07 November 2007

How To Make Ultra Poverty History

The World's Most Deprived [IFPRI]"If concentrated in a single nation, the world's poorest people—the ultra poor—would comprise the world's seventh most populous country."

Until now, analysis of global poverty has tended to focus on the almost one billion people who live on less than a dollar a day. A new report by the International Food Policy Research Institute (IFPRI) breaks this group down into those who live on between 75 cents and $1 a day, those who live on 50 to 75 cents a day, and the "ultra poor" who live on less than 50 cents a day. It finds that 162 million people are ultra poor and that, although economic growth is the factor that has had the greatest impact on poverty, for instance in countries such as China and India, the very poorest people benefit the least from reductions in poverty and typically need specific action to be taken to enable them to participate in growth. "The World's Most Deprived: Characteristics and Causes of Extreme Poverty and Hunger" concludes:

Looking at the characteristics of the poorest, we found that the poorest are those from excluded groups, those living in rural remote areas with little education, those with few assets, and—in Asia—those without land.

The analysis suggests that interventions to insure the poor against health shocks, address the exclusion of certain groups, prevent child malnutrition, and enable investment in education and other capital for those with few assets are essential to help the poorest move out of poverty.
Once again, in the reference to those "with few assets" and "without land," we see the wisdom of Old Testament economics, where every family was guaranteed shared access to and use of the land and its natural resources. To the extent that Israel served as a model of God's original economic purposes in creation, we are surely justified in asking how these family-oriented economic principles should be applied in the wider world of modern-day secular society. How, for instance, might enforceable property rights be ensured for those who have been trapped in the downward spiral of debt, poverty, dispossession, and bondage?

Around the world, governments regularly assert ownership of land that local communities believe was theirs and collude with powerful interests to seize land and resources from the poor. Examples that come to mind include: Tajikistan, where I recall whole neighbourhoods being given just weeks to find somewhere else to live in order to make way for a new presidential development in the capital; Chile, where the government sold the Araucaria forests of the Pehuenche people to logging companies; and Laos, where some 6,200 villagers are to be displaced by the Nam Theun 2 dam project, financed by the World Bank and Asian Development Bank, and resettled on insufficient land. To see what happens when property rights are not guaranteed, one only needs to look at what Robert Mugabe has done to the former "bread basket of Africa", Zimbabwe.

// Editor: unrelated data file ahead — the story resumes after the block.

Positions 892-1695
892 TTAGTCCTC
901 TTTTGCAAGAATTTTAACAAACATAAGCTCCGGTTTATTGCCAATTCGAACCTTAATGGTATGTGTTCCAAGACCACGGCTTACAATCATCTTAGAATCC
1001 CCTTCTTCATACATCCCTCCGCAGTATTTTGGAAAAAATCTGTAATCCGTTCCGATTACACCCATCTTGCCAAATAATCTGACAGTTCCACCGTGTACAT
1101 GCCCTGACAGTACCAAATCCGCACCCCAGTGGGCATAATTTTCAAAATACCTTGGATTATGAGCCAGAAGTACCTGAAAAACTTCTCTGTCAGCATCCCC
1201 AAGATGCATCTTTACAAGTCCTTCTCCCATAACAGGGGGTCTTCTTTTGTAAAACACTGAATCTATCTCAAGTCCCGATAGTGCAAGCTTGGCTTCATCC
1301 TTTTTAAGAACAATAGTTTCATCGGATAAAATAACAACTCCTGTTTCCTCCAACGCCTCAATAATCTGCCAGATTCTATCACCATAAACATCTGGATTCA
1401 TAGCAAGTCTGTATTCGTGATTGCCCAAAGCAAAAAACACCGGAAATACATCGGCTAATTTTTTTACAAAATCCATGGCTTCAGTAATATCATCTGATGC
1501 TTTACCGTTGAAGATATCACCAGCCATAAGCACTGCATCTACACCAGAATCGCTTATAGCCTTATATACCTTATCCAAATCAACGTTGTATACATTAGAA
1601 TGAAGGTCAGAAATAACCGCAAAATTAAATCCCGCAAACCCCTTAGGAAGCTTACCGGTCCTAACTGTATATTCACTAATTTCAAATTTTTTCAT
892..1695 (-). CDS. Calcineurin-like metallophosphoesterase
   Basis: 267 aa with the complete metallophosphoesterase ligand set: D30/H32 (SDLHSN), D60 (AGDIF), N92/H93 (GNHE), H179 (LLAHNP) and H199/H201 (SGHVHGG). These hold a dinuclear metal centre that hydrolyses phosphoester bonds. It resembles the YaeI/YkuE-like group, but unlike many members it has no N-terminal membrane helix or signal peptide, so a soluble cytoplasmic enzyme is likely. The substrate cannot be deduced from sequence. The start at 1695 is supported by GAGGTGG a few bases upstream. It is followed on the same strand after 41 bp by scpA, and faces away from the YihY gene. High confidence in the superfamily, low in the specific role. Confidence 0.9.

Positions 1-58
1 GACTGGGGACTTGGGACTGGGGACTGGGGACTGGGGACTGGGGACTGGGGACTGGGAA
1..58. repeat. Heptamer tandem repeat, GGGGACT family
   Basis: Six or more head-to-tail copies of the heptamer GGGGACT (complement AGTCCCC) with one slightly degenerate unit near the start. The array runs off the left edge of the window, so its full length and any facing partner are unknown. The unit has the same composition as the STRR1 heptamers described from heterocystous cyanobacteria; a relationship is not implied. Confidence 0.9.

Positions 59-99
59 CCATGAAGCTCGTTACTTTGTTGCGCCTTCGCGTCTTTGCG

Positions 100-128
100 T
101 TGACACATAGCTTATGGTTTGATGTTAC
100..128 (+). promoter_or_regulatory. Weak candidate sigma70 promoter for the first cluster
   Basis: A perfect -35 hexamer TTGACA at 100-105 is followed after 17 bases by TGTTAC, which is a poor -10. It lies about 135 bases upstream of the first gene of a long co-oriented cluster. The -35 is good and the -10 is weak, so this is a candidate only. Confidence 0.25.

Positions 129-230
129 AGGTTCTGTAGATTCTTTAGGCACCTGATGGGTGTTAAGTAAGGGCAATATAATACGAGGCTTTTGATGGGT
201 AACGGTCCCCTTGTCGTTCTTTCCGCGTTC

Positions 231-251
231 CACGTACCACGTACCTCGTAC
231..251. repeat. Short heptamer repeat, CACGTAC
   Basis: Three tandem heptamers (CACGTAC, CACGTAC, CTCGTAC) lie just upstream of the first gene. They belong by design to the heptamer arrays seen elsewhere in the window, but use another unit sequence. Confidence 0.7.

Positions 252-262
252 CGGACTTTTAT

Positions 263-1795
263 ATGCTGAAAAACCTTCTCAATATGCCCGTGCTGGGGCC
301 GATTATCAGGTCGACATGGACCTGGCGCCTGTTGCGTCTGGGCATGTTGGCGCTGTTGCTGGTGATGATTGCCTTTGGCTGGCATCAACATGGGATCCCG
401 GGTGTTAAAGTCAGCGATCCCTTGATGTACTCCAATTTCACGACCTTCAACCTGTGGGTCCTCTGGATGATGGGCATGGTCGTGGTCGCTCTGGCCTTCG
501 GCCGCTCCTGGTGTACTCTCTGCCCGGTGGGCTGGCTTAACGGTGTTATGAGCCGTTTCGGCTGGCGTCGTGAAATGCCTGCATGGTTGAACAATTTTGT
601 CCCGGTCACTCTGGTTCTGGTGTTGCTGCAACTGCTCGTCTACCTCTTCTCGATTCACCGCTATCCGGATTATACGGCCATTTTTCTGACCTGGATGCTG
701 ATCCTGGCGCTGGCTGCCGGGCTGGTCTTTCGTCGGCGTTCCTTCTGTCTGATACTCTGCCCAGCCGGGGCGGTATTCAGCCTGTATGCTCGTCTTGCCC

As the Peruvian economist Hernando de Soto (author of The Other Path: The economic answer to terrorism) has noted, "They have houses but not titles; crops but not deeds; businesses but not statutes of incorporation." Without clear title to their land, houses, and businesses, the poor cannot sell their assets or borrow against them and lack incentive to invest in that which could be taken from them at any moment; and thus they remain poor. De Soto has calculated the amount of "dead capital" in untitled assets held by the world's poor to be "at least $9.3 trillion" — a sum that dwarfs the amount of foreign aid given to the developing world since 1945.

Those who maintain religion has no place in politics and the Bible (whose vision for society they have probably never sought to read, let alone understand) has no relevance to the many social challenges facing the world might care to reflect that the answers might have been staring us in the face all along ... or rather have been sitting on the bookshelf, just waiting for us to rediscover them.